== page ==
I must go in and out; quite libidinal, but again, hardly likely psyche. My irrational essay must be referring to an historical understanding of what is rational, which then, to my ears, makes no sense and really makes me want to stop this essay right now, never send it, but as well, I now know for sure in my heart and mind, in all confidence that the editors already read it, published it, and I am now already done for my Ted Talks in the season; I again step out of my house and walk forever, never encounter anyone because I have already met everyone who is important.

What is existence. The two routes I am playing with, “the ol’ in-out, in-out”, concerns where or how I find the what. Is the what referring to something outside of itself, thereby having nothing it expresses in itself, eternally an empty space of referral to something else that “is”? Or, is the question itself merely a statement of fact, such that its referral is substantiated itself by that which comes to meet it? Both of these questions, therefore, are not necessarily contingently isolated and constituting different manners of answers with possibility. That is the question mark that never exists but in the rational world that is, at root, irrational: always referring to the ? great unknown. And one wonders if there must be a faith to hold it all together? Well, just start at the beginning and ponder just ‘what’ is referring existence.


Lance Ah Kair, Feb Saturday 2020 also. (2022)

Submitted at Harmonia Philosophica for the “What is Existence?” call for essays

Harsh sounds…

Photo by Spiros Kakos from Pexels

Neuroscientists have analyzed how people react when they listen to a range of different sounds, the aim being to establish the extent to which repetitive sound frequencies are considered unpleasant. Their results showed that the conventional sound-processing circuit is activated but that the cortical and sub-cortical areas involved in the processing of salience and aversion are also solicited. This explains why the brain goes into a state of alert on hearing this type of sound. (1)

We used to live in Paradise.

Afraid of nothing.

Then we learned new things.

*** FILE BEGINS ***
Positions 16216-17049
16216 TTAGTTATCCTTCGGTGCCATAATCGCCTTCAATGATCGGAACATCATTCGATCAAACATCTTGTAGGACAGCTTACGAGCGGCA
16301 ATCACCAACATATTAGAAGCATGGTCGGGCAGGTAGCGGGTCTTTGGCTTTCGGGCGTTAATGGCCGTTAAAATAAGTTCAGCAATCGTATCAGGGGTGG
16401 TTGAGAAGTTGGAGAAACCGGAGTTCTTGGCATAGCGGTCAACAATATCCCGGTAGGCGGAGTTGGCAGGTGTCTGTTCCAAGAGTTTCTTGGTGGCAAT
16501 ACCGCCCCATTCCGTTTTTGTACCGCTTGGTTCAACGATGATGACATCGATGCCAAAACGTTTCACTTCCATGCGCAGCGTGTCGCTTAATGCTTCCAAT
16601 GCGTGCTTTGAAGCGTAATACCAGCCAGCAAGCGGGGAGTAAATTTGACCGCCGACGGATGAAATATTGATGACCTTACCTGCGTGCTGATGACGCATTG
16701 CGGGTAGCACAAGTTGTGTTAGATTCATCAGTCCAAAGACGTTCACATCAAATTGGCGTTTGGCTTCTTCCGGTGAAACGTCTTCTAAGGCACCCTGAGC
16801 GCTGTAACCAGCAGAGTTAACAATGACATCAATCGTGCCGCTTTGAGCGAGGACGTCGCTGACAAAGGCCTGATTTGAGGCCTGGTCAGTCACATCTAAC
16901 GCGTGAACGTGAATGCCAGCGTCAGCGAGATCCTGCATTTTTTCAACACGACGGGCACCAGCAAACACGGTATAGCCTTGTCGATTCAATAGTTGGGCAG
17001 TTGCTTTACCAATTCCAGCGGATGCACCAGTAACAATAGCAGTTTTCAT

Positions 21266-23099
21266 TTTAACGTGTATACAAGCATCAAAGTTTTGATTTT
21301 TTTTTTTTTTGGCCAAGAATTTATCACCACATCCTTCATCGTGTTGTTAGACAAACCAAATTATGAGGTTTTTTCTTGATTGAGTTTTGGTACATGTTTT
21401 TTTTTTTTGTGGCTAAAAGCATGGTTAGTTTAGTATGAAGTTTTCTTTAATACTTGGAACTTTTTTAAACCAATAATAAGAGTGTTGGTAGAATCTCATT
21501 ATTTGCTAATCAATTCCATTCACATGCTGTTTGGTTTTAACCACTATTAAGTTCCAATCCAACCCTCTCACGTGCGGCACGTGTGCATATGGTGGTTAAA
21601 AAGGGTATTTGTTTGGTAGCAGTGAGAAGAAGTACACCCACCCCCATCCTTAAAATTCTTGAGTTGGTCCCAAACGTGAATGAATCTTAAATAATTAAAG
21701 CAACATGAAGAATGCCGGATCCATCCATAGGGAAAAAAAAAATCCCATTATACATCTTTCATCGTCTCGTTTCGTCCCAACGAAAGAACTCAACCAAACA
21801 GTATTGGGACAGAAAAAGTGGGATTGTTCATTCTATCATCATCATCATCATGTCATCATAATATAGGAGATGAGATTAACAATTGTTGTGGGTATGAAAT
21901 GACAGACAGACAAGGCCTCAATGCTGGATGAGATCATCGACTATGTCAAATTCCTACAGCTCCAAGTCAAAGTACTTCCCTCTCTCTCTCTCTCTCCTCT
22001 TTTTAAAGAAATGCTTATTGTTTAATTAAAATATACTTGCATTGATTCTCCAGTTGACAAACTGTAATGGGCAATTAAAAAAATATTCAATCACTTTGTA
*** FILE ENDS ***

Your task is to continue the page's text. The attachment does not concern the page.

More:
And fear is in our soul ever since.

We used to listen to everything.

Standing alone in the forest, being afraid of nothing.

But we couldn’t bear the silence. And we closed our ears.

Destroyed the forest and started listening closely.

Of the footsteps approaching.

Within the safety of love.

We are afraid of our self…


Are you brave enough to look down to your own feet on the dirt?


Photo by Spiros Kakos from Pexels

Life on Earth is amazingly diverse, and exhibits striking geographical global patterns in biodiversity. A pair of companion papers reveal that mountain regions — especially those in the tropics — are hotspots of extraordinary and baffling richness. Although mountain regions cover only 25% of Earth’s land area, they are home to more than 85% of the world’s species of amphibians, birds, and mammals, and many of these are found only in mountains. (1)

But can mountains exist without the sea?

Can the highest peaks be, without the wind and the air?

Would Everest ever reach its highest height without the worm crawling in its feet?

Could Olympus be, without people staring at it in awe?

How can the forest be without someone walking in the forest?

How could a tree grow, without the rain?

How could rain fall without a mountain?

Could there an ocean exist without that mountains?

Could the mountains be without any ocean?

Think of a dry world with no life in it. A world full of nothing but mountains. A dead world. Dominated by high peaks and imposing highlands. No rain. No sea. No ocean. No worms. Just mountains. Great high mountains. Everywhere. An empty world. With no mountains…

Exit mobile version